In this video Martin describes his willingness to collaborate in research projects by designing and making electronic devices, sensors or actuators.
I prefer in my research efforts to collaborate with others, and generally I do this by making electronic devices needed in research projects.? I have a great deal of experience in the analogue field, which generally involves interfacing with the “real world”, so comes down to using different types of sensors and, less often, actuators.? However, over the last few years I have worked a great deal with microcontrollers, which are small, very versatile, re-programmable, cheap, single-chip computers.? These interface with all kinds of other hardware to make small systems that can interact with the world, typically by taking measurements, making a decision based on some algorithm, and then driving some sort of output or actuator.? Of course, sometimes the output may be to simply record the measurements so they can be passed to a PC later via, for example, USB.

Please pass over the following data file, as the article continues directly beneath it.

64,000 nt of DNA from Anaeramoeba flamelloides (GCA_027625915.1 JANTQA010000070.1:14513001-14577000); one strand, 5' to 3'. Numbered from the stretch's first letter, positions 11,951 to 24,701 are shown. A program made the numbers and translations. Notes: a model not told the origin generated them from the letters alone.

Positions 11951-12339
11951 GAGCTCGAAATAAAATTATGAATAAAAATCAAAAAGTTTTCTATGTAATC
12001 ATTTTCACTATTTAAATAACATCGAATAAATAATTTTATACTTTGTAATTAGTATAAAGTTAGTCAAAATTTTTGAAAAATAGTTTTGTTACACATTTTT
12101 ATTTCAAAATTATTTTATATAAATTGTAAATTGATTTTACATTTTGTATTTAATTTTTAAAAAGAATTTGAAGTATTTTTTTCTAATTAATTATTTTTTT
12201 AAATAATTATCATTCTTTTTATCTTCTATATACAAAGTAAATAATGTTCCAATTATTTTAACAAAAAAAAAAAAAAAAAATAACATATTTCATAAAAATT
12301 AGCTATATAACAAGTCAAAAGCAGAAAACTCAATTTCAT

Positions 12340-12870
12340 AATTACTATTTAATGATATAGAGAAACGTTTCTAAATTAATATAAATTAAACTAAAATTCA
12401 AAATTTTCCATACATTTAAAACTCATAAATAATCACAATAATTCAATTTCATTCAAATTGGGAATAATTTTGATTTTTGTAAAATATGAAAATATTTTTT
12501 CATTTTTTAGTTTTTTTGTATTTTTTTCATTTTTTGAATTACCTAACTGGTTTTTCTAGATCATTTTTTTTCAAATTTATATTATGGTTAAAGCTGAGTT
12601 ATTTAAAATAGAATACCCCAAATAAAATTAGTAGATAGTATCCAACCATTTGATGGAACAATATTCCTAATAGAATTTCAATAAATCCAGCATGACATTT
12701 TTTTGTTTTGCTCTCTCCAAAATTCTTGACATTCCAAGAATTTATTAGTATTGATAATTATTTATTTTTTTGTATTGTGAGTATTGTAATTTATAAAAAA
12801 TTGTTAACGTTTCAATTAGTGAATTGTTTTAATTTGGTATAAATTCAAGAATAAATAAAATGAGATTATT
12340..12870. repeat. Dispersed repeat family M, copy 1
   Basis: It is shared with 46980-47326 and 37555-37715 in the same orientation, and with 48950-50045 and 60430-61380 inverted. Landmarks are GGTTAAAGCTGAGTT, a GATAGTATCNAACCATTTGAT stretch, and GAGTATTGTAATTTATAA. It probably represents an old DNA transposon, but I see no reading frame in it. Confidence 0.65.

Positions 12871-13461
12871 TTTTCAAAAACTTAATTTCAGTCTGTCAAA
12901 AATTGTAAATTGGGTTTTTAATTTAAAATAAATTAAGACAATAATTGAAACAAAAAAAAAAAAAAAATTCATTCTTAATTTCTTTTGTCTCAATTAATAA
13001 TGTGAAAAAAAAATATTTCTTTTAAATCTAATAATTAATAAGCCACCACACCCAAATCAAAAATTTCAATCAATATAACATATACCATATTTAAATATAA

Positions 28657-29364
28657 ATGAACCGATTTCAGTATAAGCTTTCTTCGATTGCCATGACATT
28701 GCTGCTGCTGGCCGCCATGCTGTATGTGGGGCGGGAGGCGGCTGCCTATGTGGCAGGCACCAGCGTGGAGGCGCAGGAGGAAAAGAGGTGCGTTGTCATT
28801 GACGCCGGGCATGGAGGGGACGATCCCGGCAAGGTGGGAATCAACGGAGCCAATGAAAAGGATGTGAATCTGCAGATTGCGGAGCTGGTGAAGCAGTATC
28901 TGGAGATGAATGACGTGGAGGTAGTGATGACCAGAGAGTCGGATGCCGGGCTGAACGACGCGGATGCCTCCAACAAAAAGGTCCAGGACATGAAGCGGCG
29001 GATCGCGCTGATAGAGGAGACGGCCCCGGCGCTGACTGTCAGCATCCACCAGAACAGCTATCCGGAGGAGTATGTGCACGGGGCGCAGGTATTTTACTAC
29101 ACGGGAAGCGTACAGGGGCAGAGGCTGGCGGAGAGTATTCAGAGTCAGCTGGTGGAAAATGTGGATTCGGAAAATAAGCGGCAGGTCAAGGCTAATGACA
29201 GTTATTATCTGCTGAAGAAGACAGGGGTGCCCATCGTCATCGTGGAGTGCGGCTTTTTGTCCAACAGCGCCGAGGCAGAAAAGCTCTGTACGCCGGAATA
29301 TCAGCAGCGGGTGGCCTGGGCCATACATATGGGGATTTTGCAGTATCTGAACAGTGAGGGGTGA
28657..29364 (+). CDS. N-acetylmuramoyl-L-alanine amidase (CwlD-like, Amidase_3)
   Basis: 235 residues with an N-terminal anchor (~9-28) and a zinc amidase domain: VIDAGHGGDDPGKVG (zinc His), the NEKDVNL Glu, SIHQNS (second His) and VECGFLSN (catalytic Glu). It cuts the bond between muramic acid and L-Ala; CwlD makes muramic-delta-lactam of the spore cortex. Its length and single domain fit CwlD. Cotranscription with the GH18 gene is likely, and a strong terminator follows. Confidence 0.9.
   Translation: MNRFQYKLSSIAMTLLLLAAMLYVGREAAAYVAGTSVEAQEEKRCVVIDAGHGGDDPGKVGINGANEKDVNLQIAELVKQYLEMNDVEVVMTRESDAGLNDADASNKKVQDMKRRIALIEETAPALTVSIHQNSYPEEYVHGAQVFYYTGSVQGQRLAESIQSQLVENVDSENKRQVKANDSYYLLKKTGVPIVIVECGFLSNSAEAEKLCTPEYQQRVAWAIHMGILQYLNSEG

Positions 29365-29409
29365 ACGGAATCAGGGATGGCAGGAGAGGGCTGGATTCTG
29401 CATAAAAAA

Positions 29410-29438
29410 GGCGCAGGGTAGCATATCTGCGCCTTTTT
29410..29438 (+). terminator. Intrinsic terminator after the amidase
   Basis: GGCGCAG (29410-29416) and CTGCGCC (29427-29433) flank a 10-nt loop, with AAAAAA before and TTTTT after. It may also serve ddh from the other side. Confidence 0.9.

I can design and make systems on a Printed Circuit Board (PCB) and I can also design systems on an Integrated Circuit (but that’s usually extremely expensive to fabricate).? I also have a fair amount of experience in making larger numbers of identical PCB-based systems, which generally involves knowing how to work with industry to get larger numbers of PCBs made and populated quickly and cheaply.
In my early days I worked with valve-based amplifiers and, while I would not expect to do that today, it means I am comfortable working with high voltages.? For example I recently designed and made a high-power amplifier with a 1300V output swing.
I actually like making things and I’ve been doing it for a while.?The experience gained allows me to tackle all sorts of odd jobs that are seen as being “unusual”.
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